Arnold gave the reference but I'll add some speculative thoughts. The

scalar component of the geometric gauge defines the mass scale and

reciprocally the proper-time scale at each point in space-time.

We can express this in several different ways.

- The standard method is to allow the gravitational constant G to

become a variable.

- One might also consider variation of hbar which relates mass and

proper-time units.

- I also think allowing the cosmological constant to be a variable is

another equivalent way of manifesting this scalar gauge field.

These choices are ways of picking the gauge condition. They are each

ways of fixing the scale of space-time units to some empirical

phenomenon. We specifically like to scale units such that the mass of

elementary particles and the speed of light and Plank's constant are

fixed over space and time. The existance of massive particles and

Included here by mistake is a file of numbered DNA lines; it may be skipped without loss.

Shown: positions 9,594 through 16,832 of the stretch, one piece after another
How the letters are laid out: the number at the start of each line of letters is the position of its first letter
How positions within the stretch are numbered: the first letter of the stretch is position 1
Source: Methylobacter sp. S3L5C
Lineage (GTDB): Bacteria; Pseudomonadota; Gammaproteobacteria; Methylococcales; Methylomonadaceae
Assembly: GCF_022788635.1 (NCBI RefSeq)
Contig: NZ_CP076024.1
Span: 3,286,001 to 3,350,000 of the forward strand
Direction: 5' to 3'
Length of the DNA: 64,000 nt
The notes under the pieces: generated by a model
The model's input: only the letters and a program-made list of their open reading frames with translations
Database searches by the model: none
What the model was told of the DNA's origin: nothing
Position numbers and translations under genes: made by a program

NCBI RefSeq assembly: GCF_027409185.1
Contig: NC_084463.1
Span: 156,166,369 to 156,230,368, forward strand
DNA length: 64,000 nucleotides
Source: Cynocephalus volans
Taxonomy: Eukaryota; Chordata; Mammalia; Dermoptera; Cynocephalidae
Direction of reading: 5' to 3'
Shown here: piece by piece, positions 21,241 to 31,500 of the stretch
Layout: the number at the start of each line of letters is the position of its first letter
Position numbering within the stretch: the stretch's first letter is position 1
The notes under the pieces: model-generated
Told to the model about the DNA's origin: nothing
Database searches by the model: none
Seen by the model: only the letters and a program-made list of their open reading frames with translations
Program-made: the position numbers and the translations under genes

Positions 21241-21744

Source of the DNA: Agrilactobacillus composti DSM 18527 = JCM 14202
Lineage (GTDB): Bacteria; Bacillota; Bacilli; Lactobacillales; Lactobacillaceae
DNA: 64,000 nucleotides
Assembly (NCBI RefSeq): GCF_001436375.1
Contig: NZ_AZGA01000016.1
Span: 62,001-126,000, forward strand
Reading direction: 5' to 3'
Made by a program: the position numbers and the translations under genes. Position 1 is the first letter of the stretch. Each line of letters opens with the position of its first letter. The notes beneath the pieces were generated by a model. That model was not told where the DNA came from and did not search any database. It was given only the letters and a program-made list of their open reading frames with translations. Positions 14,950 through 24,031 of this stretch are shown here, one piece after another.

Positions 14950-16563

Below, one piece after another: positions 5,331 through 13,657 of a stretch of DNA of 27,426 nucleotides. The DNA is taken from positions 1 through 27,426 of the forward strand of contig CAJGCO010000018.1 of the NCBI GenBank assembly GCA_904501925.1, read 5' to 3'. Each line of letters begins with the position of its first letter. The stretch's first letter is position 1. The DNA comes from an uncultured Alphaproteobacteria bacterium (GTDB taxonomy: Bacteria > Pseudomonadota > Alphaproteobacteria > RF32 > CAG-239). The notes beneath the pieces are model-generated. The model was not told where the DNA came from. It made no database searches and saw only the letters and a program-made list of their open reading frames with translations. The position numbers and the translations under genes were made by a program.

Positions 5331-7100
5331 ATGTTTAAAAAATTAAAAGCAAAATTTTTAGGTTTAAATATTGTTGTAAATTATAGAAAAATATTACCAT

hence fundamental units of space and time (e.g. the Bohr radius or

Compton wavelength or Plank radius) breaks the scaling gauge symmetry.

But consider this. The Higgs boson is postulated to be a spin-zero

quantum. One might speculate (somewhat wildly) that the Higgs boson

*is* the scalar graviton.

The first difficulty with this proposition is that the Higgs is massive

unlike the scalar gravitational field of Brans-Dicke theory. But the

Higgs mass is due to self interaction in the quantum theory. We may

incorporate into this speculation the explaination that this quantum

theoretical self-generating mass is exactly what condenses the more

general Brans-Dicke theory to the standard Einstein theory (with

cosmological constant).

Such speculation would require a electro-weak-gravitational unified

theory to formulate rigorously and thence to test. That is unless

there are more obvious reasons to reject this notion. I'm not

currently well read enough to see where this speculation would fall

flat immediately. My intuition tells me that mass is the charge

associated with the scalar gauge and so the Higgs mechanism by which

particles aquire mass should relate intimately with scalar gravitation.

But this is only an intuitive guess and I would not be shocked if

someone comes up with (or has already come up with) an obvious reason

these two theorized gauge fields should not be identified.

Hmmmm....

Regards,

James